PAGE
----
All is not lost if you failed maths in the Leaving
De réir an seanfhocal, Oileán na Naomh is na nOllamh - 'The Island of Saints and Scholars'. There has always and ever been a huge emphasis on academic achievement in Ireland. This old habit dies hard.
The perception of the need to do well academically is embedded in our students' brains. It goes a long way towards understanding why so many students in the class of 2016 took a last-minute decision to drop a level in maths - from higher to ordinary or ordinary to foundation level. Students are constantly and mistakenly perceiving their self-worth in terms of their academic performance, success or failure.
As educators, we are failing our young people in allowing them to perceive the Leaving Cert results as a public unveiling of their personal worth. Then we ask why do they fear exam failure and underperform.
Why did over 2,000 students register with the State Examinations Commission (SEC) to take higher-level papers in Leaving Cert subjects in February - then change to ordinary level in June? Many of these changes were last-minute rash decisions, influenced by the exam frenzy and the stress and pressure that this high-stakes, gateway exam places on their young shoulders.
Judging by the distressed calls to the NPCpp Exam Helpline from parents and students, one thing is certain - we need to embed into every aspect of school life, right across the curriculum, an easing of pressure, development of life-coping skills, managing information and thinking, managing emotions, communications and self-awareness - and above all, a resilience in how to stay well and keep well.
Following the results of the mock exams this year, the most common concern by far presenting from students to guidance counsellors was the fear of failure in maths.
Lack of confidence and self-belief goes a long way towards explaining how our young students - very often at the last minute - change level, placing a further burden on themselves in trying to grasp the different style of questions appropriate to that new level.
Very often, all students need is to talk to their guidance counsellors and maths teachers in order to tease out their real and understandable fears. They will receive the support, encouragement and information they need, before making a rushed or unnecessary change - often on the eve of the exam.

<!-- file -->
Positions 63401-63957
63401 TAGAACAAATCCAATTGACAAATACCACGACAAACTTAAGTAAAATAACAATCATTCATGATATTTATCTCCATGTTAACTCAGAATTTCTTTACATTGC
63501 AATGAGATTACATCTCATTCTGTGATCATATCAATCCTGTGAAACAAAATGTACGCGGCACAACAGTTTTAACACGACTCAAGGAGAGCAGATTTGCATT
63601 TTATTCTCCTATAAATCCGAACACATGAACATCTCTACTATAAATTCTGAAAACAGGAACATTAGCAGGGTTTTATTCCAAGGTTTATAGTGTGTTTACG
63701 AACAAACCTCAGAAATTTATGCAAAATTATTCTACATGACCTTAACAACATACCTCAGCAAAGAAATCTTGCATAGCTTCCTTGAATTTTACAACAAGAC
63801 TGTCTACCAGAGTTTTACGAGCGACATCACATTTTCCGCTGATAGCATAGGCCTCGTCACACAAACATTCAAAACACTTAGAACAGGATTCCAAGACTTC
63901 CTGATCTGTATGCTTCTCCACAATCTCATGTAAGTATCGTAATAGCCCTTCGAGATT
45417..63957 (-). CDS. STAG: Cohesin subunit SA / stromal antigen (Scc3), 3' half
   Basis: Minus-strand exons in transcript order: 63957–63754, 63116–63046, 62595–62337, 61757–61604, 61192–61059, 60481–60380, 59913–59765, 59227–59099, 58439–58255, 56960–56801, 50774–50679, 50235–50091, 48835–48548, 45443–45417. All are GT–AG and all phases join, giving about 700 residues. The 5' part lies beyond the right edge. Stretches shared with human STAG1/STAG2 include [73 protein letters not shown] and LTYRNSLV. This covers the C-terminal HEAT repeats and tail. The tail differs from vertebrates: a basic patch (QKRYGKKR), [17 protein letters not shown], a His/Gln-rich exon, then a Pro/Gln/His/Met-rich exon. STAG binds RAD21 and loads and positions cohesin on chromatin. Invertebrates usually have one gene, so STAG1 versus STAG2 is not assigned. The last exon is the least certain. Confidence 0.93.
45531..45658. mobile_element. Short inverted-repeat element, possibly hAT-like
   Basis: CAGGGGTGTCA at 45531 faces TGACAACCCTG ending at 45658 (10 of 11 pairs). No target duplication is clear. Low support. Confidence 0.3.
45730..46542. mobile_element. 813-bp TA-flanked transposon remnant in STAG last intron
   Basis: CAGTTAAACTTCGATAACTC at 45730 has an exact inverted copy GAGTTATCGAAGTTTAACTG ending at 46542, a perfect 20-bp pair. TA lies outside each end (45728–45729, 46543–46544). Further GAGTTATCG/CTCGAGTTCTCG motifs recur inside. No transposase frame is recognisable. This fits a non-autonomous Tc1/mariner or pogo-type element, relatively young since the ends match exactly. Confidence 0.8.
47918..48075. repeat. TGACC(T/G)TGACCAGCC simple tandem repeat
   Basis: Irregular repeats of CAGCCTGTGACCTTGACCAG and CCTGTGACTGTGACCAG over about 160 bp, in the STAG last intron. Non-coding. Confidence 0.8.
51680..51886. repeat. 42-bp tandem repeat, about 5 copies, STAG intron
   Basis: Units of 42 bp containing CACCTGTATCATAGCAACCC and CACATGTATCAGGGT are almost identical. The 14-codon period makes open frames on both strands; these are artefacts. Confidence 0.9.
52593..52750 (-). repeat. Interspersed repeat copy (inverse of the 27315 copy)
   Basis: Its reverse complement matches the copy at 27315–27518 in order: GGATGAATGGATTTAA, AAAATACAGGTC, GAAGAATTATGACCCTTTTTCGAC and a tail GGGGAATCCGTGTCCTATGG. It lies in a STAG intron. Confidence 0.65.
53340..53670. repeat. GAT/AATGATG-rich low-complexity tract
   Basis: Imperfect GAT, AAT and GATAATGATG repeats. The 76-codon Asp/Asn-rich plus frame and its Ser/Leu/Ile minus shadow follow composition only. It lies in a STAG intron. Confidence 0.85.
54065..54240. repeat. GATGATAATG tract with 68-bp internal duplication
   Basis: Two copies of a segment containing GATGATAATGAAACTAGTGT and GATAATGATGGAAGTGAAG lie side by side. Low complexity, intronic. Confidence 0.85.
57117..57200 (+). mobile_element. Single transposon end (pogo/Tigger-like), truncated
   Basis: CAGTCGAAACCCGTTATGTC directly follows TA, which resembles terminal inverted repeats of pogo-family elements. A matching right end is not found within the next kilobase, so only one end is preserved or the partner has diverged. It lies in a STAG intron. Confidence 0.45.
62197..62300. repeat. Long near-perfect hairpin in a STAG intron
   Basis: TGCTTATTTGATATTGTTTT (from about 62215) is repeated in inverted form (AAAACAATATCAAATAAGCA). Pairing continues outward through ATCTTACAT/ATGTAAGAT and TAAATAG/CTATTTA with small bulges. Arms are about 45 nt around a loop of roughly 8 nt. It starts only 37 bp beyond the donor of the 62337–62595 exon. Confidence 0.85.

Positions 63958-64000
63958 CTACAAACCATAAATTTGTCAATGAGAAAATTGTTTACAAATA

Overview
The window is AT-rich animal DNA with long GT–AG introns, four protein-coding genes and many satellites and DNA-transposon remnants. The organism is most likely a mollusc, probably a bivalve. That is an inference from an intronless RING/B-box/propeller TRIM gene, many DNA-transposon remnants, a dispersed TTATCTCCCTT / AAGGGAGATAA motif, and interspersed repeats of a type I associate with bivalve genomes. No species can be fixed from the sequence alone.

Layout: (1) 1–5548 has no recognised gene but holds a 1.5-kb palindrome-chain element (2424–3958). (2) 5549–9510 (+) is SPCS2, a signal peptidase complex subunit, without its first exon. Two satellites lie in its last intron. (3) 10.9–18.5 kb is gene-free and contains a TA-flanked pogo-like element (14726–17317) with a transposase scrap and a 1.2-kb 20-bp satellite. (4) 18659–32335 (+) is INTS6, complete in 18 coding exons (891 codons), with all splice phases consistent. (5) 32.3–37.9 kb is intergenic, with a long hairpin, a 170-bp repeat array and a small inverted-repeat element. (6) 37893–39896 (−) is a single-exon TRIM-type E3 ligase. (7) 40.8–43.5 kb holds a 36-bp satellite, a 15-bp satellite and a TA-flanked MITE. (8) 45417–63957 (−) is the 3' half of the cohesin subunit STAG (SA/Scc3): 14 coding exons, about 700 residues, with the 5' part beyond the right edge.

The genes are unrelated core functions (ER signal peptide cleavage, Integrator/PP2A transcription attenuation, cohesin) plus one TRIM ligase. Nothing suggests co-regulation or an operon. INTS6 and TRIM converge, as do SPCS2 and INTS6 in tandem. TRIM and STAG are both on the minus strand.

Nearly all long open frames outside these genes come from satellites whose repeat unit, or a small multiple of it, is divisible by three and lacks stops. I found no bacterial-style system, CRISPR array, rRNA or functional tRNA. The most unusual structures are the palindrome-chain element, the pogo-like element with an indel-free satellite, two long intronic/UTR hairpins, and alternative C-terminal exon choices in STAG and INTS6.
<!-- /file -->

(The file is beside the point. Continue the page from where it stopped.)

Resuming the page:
Information on maths requirements for college entry is lacking in schools and colleges in the wake of the devastating cuts to guidance counselling services since 2012. In the light of the number of students failing maths at both higher and ordinary level, it is time to review maths requirements where they are not needed or relevant to a further course of study. However, there is another school of thought - that we all need a certain standard of maths as a life skill.
The Project Maths exam paper is more word-based than the traditional maths exam, which may cause problems for students with specific learning difficulties or literacy-challenged students.
There is also a noticeable lack of choice on the maths exam paper: the student has to answer all six questions and students often report that this mitigates against them.
Many are lured into taking higher-level maths because of the generous prize of 25 CAO bonus points. Very often, time spent on grappling with the complexity of higher-level maths is detracting from students' ability to excel in their other subjects.
While the number of students taking foundation-level maths has risen this year, many perceive this level of maths as worthless as no CAO points are awarded for it, although a number of colleges do accept it as an entry requirement.
On the NPCpp Helpline yesterday, guidance counsellors were being inundated with queries regarding maths failure and how to deal with it, how to view exam scripts and appeal grades.
Many parents and students rang seeking information on second-chance maths exams, which are run in a number of universities and institutes of technology.
All is not lost, however, if you fail maths in the Leaving Cert.
It was with great difficulty that I convinced many callers to the helpline yesterday - very relieved and astonished parents and students - that despite their exam 'failure', they will still receive offers for arts, law, music, art, sports, social science, film and media, drama, creative computing and media technology, journalism and many more besides.
Betty McLaughlin is president of the Institute of Guidance Counsellors